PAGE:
Powering Up Electric Vehicles in China: The Role of Non-fiscal Incentives in Promoting Electric Vehicle Adoption amid Declining Fiscal Subsidies

Publication Type:

Conference Paper


Haomin Fu


Gerpisa colloquium, Brussels (2023)


Electric vehicles (EVs) have gained considerable attention in recent years, as a promising solution to address the environmental and energy challenges posed by the transportation sector. In China, the government has been promoting the adoption of EVs through various subsidies, tax credits, and other incentives. However, with the decline in fiscal subsidies, the role of non-fiscal incentives in promoting EV adoption has become increasingly important. This study aims to examine the impact of non-fiscal incentives on EV promotion in China, against the backdrop of declining subsidies.

China has announced its intention to discontinue all fiscal subsidies for EVs by the conclusion of 2023, including purchase subsidies and vehicle tax exemptions. These subsidies have gradually declined since 2016, with subsidies per vehicle expected to decrease by over 40% by 2020, based on 2016 subsidies. Falling fiscal subsidies hit the Chinese EV market. But in the long run, China's goal is to decouple the growth of the EV industry from direct fiscal subsidies and make it more self-reliant. As a result, it is pertinent to explore alternative incentives that can power up the Chinese EV market, beyond fiscal subsidies. The study investigates whether non-fiscal incentives, such as "road priority" and "charging infrastructure construction," would have a positive promotion performance on EV sales in China in the context of declining fiscal subsidies.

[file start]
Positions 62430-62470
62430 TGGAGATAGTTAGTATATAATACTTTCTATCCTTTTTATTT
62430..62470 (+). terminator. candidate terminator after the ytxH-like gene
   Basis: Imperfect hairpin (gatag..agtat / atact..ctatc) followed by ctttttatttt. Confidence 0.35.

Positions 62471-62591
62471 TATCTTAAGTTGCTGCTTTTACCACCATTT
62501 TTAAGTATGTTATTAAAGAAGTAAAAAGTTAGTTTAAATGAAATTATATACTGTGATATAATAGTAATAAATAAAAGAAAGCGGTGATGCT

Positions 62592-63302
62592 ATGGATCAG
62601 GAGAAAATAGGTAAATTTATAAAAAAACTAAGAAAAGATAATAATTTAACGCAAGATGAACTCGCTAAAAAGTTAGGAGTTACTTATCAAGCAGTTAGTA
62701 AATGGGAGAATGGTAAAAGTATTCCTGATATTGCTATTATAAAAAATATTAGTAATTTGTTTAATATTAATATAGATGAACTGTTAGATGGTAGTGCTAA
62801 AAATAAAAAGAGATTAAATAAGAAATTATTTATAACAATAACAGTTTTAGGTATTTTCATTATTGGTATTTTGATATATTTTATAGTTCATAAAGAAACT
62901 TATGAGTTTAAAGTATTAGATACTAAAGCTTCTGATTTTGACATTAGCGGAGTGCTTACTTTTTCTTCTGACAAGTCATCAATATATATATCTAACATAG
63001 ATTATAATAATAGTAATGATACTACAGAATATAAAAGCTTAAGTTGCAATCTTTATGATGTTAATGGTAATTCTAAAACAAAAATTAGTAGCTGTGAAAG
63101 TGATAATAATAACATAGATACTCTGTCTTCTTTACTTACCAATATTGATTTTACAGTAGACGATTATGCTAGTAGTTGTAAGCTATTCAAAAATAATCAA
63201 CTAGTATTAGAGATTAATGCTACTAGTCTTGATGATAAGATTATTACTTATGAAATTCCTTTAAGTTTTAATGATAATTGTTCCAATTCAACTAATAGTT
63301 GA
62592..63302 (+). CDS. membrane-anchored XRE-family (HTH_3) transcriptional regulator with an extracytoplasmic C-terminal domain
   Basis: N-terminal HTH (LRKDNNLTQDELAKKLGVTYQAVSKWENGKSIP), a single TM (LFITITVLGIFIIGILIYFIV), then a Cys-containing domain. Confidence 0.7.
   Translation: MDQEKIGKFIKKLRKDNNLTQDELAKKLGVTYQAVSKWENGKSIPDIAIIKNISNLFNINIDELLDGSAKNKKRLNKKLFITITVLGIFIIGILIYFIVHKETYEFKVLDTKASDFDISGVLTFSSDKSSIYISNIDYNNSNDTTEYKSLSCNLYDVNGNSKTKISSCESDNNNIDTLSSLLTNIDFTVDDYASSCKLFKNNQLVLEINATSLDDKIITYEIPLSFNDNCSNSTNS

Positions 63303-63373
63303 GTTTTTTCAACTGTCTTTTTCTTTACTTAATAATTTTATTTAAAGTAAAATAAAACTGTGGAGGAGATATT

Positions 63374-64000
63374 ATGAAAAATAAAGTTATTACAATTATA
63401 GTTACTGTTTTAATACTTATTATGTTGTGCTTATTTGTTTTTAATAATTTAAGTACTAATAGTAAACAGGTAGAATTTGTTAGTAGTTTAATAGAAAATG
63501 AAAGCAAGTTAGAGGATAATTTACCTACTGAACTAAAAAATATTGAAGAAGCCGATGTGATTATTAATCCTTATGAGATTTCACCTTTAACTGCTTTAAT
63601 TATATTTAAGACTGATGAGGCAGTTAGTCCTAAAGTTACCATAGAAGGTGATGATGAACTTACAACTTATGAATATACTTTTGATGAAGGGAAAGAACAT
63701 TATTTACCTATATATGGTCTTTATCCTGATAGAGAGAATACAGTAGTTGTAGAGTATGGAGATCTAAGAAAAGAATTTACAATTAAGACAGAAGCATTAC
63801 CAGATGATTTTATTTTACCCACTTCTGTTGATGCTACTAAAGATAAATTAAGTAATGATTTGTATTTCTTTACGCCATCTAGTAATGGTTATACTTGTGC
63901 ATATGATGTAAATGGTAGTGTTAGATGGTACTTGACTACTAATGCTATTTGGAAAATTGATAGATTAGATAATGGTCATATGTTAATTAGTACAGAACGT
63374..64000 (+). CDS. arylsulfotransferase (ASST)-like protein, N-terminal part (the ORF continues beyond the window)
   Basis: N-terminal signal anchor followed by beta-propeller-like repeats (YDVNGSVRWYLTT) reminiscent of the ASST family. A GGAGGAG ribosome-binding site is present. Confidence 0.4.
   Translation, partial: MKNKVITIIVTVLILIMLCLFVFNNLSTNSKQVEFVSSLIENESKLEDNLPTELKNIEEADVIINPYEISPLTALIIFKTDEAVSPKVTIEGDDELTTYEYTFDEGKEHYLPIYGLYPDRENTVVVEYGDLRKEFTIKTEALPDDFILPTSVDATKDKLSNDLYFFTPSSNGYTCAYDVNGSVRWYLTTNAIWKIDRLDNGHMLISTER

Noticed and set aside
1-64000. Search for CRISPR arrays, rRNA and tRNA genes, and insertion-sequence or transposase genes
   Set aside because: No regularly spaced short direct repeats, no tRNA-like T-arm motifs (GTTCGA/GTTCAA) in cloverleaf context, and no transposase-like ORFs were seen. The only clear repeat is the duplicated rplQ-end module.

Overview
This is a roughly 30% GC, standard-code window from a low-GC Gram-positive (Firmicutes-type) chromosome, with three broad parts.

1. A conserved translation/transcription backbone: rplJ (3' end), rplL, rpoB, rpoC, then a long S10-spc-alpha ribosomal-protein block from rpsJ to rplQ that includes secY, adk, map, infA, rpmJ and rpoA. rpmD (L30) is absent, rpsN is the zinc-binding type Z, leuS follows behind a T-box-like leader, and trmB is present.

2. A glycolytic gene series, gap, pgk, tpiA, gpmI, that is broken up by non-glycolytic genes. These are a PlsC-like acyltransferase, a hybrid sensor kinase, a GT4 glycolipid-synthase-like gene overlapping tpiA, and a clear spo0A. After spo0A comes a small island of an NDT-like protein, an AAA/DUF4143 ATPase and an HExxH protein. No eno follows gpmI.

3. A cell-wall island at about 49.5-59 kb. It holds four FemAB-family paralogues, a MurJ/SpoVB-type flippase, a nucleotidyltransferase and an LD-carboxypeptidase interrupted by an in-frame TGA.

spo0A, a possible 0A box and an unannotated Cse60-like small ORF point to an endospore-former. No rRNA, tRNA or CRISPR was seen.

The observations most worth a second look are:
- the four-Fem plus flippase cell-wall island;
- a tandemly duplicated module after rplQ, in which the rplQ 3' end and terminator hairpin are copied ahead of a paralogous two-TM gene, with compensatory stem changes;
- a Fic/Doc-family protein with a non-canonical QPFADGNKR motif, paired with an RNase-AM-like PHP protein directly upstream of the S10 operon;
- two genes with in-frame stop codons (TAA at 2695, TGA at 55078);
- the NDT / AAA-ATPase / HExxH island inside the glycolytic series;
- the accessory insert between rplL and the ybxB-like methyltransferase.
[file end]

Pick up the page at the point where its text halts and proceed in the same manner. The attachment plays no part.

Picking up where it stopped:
The study is grounded in the context of the Chinese EV market, specifically focusing on EV promotion cities (clusters) in China. To assess the efficacy of non-fiscal incentives, a triple difference model (TD) is employed. The TD model utilizes three distinct groups of cities (clusters) to evaluate the impact of non-fiscal incentives on EV sales. Specifically, the study identifies promotion cities (clusters) that have implemented non-fiscal incentives as the treatment group, promotion cities (clusters) that have not adopted any subsidy policy as the control group 1, and promotion cities (clusters) that have not implemented non-fiscal incentives as control group 2. By utilizing two control groups, the study aims to eliminate industry and regional differences between the treatment and control groups, yielding a more robust estimation than the Difference in Difference model (DID). The study employs R, a statistical software, to implement the TD model and analyze the impact of implementing non-fiscal incentives on EV sales, while accounting for temporal and regional differences. Through this method, the study aims to identify and evaluate the effectiveness of non-fiscal incentives, such as "road priority" and "charging infrastructure construction," in promoting EV sales in China, especially in the context of declining fiscal subsidies.

This study seeks to offer valuable insights into the contribution of non-fiscal incentives towards the promotion of electric vehicle (EV) adoption in China, particularly in light of the decline in fiscal subsidies. The findings indicate that non-fiscal incentives, including "road priority" and "charging infrastructure construction," exert a positive influence on EV promotion. Further observation shows that the efficacy of such incentives is contingent on the traffic carrying capacity of different cities (clusters). These results will enable the identification of the most effective non-fiscal incentives and the comprehension of the factors driving EV adoption in China.

This study aims to contribute to the expanding of the existing literature on EV subsidies and non-fiscal incentives, with a specific focus on the role of non-fiscal incentives in promoting EV adoption in China. As subsidies for EVs in China are gradually decreasing, there is a growing need to investigate the effectiveness of non-fiscal incentives in promoting sustainable transportation. By conducting a comprehensive analysis of the impact of non-fiscal incentives on EV adoption, this study aims to provide valuable insights for policymakers and industry stakeholders in EV industry. The findings of this study will have practical implications for future policy decisions and strategies aimed at promoting the growth of the EV industry in China. Ultimately, this study will help inform sustainable transportation policy and contribute to the promotion of a low-carbon society in China.

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